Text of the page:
The Schlitz Audubon Nature Center is using an ingenious method to control invasive species on the property: prescribed grazing, or literally, setting 95 goats loose on the property to eat everything in sight. The goats work for Vegetation Solutions, LLC and they travel the region performing this valuable service.
Contained to treatment areas by a mobile electric fence, the goats make short work of invasive species including Buckthorn, Honeysuckle, Multiflora Rose, Garlic Mustard and Dame’s Rocket. They will enthusiastically graze everything up to where they can reach on their hind quarters, so grazing locations must be carefully selected.
Allowed to proliferate, invasive species will choke out diversity in an area, so the goats are an important tool to help restoration ecologists maintain balance in an ecosystem. The science of the practice lies in calibrating the number of goats, the duration of the grazing period, and the number of grazing episodes needed to fully exhaust the plants. For invasive woody shrubs as at Schlitz, it can take multiple grazing episodes over two to five years to fully exhaust the plants’ root supplies. Without this repetition you can actually worsen an invasive problem, because plants (like Buckthorn) with extensive root systems will continue to resprout until exhausted.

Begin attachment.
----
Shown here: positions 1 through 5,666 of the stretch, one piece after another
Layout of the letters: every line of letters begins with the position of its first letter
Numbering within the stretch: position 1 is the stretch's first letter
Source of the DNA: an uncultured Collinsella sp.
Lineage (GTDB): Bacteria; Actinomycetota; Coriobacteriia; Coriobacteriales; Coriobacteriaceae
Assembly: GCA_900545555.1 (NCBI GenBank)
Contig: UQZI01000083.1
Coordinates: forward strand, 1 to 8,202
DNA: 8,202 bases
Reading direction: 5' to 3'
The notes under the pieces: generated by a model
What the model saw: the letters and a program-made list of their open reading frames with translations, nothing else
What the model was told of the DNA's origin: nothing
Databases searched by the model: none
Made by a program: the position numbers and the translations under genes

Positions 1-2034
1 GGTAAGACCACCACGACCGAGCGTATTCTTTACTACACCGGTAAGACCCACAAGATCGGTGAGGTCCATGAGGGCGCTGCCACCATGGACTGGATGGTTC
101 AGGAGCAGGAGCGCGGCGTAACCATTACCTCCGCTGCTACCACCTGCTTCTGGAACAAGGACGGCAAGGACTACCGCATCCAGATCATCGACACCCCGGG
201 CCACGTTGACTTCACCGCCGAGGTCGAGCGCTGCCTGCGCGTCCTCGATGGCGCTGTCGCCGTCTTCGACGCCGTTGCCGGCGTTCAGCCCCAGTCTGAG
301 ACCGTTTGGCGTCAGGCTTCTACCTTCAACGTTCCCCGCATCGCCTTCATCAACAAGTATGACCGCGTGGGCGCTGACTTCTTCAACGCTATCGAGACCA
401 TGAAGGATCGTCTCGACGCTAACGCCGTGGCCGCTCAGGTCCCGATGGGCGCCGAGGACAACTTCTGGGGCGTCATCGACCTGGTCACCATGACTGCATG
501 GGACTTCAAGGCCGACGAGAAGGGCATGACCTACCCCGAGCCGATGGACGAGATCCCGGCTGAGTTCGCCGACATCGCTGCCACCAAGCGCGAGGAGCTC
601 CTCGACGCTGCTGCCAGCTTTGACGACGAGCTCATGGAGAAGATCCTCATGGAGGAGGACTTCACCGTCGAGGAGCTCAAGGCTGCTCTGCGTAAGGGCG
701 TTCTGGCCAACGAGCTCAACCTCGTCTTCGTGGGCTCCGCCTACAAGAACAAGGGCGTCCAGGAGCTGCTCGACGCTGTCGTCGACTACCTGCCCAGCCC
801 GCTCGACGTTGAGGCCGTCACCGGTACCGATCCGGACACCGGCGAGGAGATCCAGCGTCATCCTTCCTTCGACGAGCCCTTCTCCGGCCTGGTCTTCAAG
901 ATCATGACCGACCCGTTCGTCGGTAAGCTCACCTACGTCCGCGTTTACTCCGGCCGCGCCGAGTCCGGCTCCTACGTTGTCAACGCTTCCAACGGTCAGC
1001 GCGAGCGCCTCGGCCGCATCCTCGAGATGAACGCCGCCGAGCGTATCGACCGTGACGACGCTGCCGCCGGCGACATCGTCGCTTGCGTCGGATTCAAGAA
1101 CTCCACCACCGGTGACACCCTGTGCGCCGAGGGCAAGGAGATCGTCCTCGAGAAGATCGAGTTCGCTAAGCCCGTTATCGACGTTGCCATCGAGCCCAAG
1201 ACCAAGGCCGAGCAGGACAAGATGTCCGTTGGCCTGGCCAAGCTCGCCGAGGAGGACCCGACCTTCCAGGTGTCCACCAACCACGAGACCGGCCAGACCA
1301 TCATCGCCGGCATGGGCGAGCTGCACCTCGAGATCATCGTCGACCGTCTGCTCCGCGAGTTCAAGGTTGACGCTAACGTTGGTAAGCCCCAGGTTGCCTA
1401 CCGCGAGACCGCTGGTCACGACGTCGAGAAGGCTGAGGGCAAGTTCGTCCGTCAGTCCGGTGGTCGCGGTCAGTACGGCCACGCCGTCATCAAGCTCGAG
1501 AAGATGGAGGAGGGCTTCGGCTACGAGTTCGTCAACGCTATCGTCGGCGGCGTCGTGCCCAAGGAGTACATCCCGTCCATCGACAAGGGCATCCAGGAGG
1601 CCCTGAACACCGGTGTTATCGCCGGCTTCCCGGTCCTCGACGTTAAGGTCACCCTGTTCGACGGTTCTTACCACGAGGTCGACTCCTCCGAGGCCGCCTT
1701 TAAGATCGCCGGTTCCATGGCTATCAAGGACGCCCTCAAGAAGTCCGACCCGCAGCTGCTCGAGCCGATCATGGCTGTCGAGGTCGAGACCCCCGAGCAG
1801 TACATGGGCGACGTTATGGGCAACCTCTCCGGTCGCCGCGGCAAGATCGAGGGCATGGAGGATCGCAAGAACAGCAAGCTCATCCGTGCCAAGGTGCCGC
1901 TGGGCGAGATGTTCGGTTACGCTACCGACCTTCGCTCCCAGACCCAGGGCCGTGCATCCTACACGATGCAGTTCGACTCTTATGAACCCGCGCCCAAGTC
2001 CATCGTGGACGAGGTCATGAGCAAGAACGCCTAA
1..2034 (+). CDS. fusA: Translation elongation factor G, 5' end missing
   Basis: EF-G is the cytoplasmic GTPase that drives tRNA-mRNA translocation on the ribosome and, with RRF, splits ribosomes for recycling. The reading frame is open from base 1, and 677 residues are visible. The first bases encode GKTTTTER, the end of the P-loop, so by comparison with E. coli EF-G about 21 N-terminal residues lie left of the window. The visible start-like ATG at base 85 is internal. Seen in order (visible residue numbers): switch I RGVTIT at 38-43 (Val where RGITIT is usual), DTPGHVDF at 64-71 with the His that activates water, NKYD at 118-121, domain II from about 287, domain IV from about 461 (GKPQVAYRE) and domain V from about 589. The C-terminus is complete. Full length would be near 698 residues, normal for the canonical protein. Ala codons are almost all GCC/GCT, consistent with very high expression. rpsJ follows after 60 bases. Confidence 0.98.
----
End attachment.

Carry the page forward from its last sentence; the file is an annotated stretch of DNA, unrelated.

Prescription grazing is used in many situations, and the goats work in flocks of 10 – 150 depending on the size of the treatment area. They can be used as an alternative to chemical weedkillers, or a supplement to reduce the amount of chemicals needed to control an area.
In addition to being environmentally friendly, the goats clearly enjoy their work. They were a popular attraction at Schlitz during their stay – check out the photos below, or visit them next spring to see for yourself!
All images courtesy of the Schlitz Audubon Nature Center.